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Bolivia's president says he fears possible U.S. plot

By the CNN Wire Staff
Bolivian President Evo Morales says he's worried the U.S. will plant something on his plane to link him with drug trafficking.
Bolivian President Evo Morales says he's worried the U.S. will plant something on his plane to link him with drug trafficking.
STORY HIGHLIGHTS
  • "They have to be preparing something," President Evo Morales says
  • Morales says he still plans to attend the U.N. General Assembly meeting
  • An opposition lawmaker criticizes Morales' assertion
  • The U.S. Embassy in La Paz declines to comment
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La Paz, Bolivia (CNN) -- Bolivian leader Evo Morales says he's worried that U.S. authorities will plant something on his presidential plane to link him with drug trafficking when he attends Wednesday's United Nations General Assembly meeting.

"Do you know what? I think they have to be preparing something," he told a convention of female farm workers over the weekend. "So much that I'm afraid to go with our airplane to the United States. Surely when we arrive, they can plant something and detain the presidential plane."

Morales said he was still planning to attend the meeting, but feared a U.S. plot.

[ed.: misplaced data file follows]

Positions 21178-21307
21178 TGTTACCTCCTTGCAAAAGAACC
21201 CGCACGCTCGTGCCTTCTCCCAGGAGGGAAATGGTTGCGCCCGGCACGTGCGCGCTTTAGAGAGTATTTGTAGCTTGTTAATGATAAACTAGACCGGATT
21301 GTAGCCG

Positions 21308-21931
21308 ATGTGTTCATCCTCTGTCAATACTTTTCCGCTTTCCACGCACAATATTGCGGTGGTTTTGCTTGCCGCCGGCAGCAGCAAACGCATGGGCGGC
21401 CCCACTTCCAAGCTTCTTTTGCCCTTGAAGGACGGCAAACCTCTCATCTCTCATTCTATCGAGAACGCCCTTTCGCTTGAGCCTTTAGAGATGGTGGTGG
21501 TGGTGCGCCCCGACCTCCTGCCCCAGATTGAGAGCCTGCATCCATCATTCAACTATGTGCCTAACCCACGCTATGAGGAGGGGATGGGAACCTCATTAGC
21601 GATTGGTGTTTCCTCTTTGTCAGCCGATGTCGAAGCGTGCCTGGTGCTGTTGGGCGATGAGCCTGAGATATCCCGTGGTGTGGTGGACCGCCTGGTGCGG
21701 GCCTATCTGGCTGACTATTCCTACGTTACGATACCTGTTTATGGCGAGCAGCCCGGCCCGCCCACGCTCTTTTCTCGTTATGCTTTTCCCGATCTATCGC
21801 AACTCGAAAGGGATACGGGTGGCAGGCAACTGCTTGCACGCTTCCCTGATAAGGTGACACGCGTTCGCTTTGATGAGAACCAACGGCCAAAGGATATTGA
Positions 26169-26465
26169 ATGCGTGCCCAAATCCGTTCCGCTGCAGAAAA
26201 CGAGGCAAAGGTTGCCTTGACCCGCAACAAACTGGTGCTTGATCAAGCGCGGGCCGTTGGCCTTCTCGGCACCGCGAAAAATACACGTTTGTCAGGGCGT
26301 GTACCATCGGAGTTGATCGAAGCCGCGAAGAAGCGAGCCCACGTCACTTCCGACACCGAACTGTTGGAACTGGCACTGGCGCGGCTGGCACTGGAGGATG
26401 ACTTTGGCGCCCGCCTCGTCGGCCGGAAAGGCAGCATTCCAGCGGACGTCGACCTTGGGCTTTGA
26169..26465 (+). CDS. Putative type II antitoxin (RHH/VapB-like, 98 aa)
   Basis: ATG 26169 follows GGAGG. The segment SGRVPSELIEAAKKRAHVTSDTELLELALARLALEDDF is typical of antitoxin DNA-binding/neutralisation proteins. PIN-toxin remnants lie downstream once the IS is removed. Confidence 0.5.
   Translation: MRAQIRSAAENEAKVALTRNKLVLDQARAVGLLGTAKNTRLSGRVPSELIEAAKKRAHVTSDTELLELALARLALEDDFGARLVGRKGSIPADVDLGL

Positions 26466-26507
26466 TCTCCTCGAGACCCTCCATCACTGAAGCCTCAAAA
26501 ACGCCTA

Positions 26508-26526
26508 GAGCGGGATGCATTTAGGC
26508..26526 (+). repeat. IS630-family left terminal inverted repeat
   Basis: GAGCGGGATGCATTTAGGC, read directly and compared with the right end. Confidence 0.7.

"They are preparing something to discredit us with drug trafficking," he said.

The U.S. Embassy in La Paz declined to comment on Morales' assertions. But some opposition Bolivian lawmakers criticized the president's proclamation.

"The president has to understand that these types of messages are not good, because he who has not done anything wrong has nothing to be afraid of, and when the president shows these fears it makes the population worry and it harms his international image," Rep. Jaime Navarro said.

But Morales' supporters said political opponents have long used such strategies to bring down his government.

"They have always tried to harass the president, since he was a lawmaker they wanted to connect him with drug trafficking and they never could prove anything, and he has always faced the accusations," Rep. Edwin Tupa said. "And now that he's president, it isn't an accident that anyone, especially the U.S. government, would try to ruin his image."

Bolivia and the United States have had diminished relations since September 2008, when each country expelled the other's ambassador. Morales, a strong proponent of the cultivation of coca plants -- the source of cocaine -- expelled the U.S. Drug Enforcement Administration a month later. He also delivered a strong verbal criticism of the U.S. government at the United Nations General Assembly that year.

Journalist Gloria Carrasco contributed to this report.

 
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